Omeka is a wonder, in my opinion, because it is a firm example of the “two intrinsic advantages of the digital medium: accessibility and searchability” Cohen & Rosenzweig describe. It is only in discussing Omeka in conjunction with specific examples that I recognize its amazing capabilities. Despite discussing these advantages when covering American Memory, or the fact that I’ve heavily utilized digital archives during my two years at CSULB.
What I find truly amazing is the ability to share what people want to find and the ability for authors/creators to share this while following their own agenda or plan. No longer are we going to be subject to the budgets of museums or the exclusive ideas of expert curators. Not to say these organizations and individuals are not good at their jobs, but now I do not have to wait around for the stars to align if I want to study a subject.
A good example to prove my point is a comparison between the Science Center’s exhibit on King Tut and Terra’s digital archive The Civil War in Art. For the King Tut exhibit, I must wait for items to be shipped to California, for staff to create specific galleries, and created with perspectives I may not agree with or understand. In The Civil War in Art, I can instantly search through over one hundred images with expert commentary, questions to further develop my thoughts, and suggestions for further reading. It is a far more comprehensive teaching and learning experience in my opinion.
One issue I take with archive hits upon a topic another student, SH, made in their blog post for this assignment: “familiarity with text-heavy content for historians.” The Omeka UI evidences the point. The User Interface is overwhelmingly text-based even though the entire archive bases itself upon imagery. We need to expand the UI to allow for more discussion outside of just the written word. Just look at literacy most social media literate individuals have with memes. With a digital archive full of art, digital history has the potential to foster historically based art literacy in ways never imagined. Even I subscribe to a Facebook page about memes using classical art. (It is surprisingly funny.)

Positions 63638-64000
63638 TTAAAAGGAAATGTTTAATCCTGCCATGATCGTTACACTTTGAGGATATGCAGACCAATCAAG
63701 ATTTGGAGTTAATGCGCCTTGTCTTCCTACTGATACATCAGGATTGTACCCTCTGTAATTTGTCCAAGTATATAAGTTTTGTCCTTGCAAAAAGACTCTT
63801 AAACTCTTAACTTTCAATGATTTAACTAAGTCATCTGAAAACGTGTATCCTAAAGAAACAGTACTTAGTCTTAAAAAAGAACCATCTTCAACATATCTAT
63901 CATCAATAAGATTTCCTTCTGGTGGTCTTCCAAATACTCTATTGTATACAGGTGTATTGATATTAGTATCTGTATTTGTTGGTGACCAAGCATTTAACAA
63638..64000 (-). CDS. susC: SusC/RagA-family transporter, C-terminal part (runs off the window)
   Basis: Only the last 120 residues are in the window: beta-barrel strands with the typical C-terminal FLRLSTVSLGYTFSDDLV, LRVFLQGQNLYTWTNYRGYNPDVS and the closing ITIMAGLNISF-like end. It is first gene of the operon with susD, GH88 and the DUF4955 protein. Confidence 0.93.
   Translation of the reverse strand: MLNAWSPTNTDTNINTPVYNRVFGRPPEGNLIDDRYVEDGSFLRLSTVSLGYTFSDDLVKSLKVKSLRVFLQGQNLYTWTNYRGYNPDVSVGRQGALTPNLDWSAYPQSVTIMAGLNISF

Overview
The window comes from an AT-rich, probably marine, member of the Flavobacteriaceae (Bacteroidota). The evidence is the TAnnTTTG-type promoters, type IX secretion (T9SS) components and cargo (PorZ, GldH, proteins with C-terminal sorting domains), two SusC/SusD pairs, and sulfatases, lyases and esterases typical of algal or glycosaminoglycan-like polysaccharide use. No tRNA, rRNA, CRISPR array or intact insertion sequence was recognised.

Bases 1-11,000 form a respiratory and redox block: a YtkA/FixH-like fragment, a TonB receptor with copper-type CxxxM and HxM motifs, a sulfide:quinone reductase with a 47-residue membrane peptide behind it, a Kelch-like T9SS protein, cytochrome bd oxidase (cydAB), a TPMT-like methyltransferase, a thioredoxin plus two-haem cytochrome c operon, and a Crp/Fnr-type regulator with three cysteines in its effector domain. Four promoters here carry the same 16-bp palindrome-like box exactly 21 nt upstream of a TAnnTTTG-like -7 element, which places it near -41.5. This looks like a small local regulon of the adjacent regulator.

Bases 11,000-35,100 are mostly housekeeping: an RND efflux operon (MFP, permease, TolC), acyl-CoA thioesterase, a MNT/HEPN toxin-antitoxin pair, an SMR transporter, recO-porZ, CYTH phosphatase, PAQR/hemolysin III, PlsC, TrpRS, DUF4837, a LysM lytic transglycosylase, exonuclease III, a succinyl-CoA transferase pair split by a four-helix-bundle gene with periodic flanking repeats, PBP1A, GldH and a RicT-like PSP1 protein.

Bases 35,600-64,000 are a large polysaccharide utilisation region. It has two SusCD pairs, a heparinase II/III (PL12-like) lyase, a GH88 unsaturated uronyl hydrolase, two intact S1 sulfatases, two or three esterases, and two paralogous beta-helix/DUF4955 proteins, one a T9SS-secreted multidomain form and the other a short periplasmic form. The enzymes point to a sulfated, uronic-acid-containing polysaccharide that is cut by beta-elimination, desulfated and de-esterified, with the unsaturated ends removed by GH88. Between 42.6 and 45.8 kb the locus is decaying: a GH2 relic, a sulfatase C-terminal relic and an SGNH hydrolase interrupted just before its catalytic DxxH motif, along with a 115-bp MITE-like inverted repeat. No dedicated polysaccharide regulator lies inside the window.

On the other hand, historians should also exploit the fact that they are familiar with text-based interpretations of historical events via Omeka and WordPress/blog like software. A good example would be to create a website akin to Reddit where individuals who are in someway vetted for their credentials write a small interpretation of various historical sources. The anonymity mixed with verified expertise could allow for far more interesting, most likely casual, discussion on subjects. Nonacademic users of the site could also leave vetted responses. Allowing for a more democratic discussion of historical content fostering growth in both academic historians and hobby historians.
Lastly, I’d say the one thing that vexes me about various websites such as The Civil War in Art, Map Scholar, and Gilded Age Murder is the fact that they are so different and difficult to maneuver through. Cohen & Rosenzweig hit the nail on the head when describing hypertext materials to be a new frontier with no uniformity that will difficult to interpret. I did not expect them to be THAT accurate. I thought this was the complaint of non-native internet/computer users who had not lived most of their lives searching and moving through digital content. However, this was confusing and every time I thought I got it down and moved to another website, I had to learn the process all over again. Moreover, I do not say this as a general complaint. I say this as a user who had to take four or five tries to understand the message of some of these sites because, in my previous interactions with them, I missed the messages they were putting out.